UBCO research suggests private security systems take protection away from those without them

Security systems an issue?

New research from UBC Okanagan suggests people may not be uniformly protected by police services thanks to the prevalence of private security systems.

Dr. Ross Hickey, an economist in UBC Okanagan’s Faculty of Management and the Irving K. Barber Faculty of Arts and Social Sciences, and his team of researchers examined data from a Canada victimization social survey.

The survey asked people whether or not they had added security measures to their homes to protect them against crime.

“We are seeing more expenditures on private security systems installed in homes and, as economists, we have to ask why. We know that crime rates are down and expenditure on police is up,” says Hickey. “But private security purchases are at an all-time high.”

Initially, the research team thought of supply and demand equations. The government provides resources and supply for policing which creates a demand for public protection. Although, when you combine the supply of various security products with criminals, Hickey says the supply and demand equation does not add up.

There is a wide variety of security measures out there for people to take, including putting bars on windows, getting a dog, adding motion-detection lights to your home, alarms and security cameras.

While these measures may make people feel more secure and safe, it’s been proven that barking dogs deter thieves more than a camera or alarm would.

Many security systems will automatically alert police, even if it’s just a false alarm. According to Hickey, these systems can divert police from attending to other duties.

“All of these innovations in private security don’t prevent the crime, they increase the chances of the person getting caught. When the police are called to homes using these technologies, we see the police being taken away from responding to another, perhaps, more urgent call,” he says, adding that this demonstrates inequity between segments of society.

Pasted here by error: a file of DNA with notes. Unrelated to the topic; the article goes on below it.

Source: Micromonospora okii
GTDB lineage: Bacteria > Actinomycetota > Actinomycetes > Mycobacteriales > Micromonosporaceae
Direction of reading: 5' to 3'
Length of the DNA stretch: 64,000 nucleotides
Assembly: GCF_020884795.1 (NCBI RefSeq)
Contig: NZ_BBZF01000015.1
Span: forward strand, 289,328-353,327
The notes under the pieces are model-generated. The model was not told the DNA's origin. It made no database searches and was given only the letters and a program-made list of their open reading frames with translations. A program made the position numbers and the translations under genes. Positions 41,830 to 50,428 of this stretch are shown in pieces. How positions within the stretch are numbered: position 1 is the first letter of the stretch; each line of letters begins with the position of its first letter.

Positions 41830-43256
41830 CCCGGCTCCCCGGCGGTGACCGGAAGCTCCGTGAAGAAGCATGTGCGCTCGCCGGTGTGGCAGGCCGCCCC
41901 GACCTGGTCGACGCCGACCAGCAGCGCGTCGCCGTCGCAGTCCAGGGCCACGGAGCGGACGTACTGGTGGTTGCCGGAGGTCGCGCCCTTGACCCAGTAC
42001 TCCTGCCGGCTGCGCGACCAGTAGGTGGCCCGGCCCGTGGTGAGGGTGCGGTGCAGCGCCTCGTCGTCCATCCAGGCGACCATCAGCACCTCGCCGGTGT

“This is a dimension of inequity that doesn’t show up directly,” he says. “The inequity is in how some people are accessing this public good. It is available for everybody but some people are getting more of it, because they have chosen to install these private systems. And police are responding to those systems.”

According to Hickey’s research, municipalities should consider police budgets differently because right now, adding more money to the system will not change the inequity that continues with the widespread presence of home security systems.

“We need to think more carefully about this. In a world where private security investments are happening, we may need to look at different methods of funding the police,” he says.

Hickey says the solution is not adding extra funding. Right now, people are not uniformly protected by police because officers are being drawn to those who have invested in private home protection measures.

“Are the people with lower incomes, or those living on the street, getting the same service from police? And we have to ask—if the city adds more police services next year, is that really going to make downtown much safer?”

Hickey's research was published recently in the Journal of Public Economic Theory.

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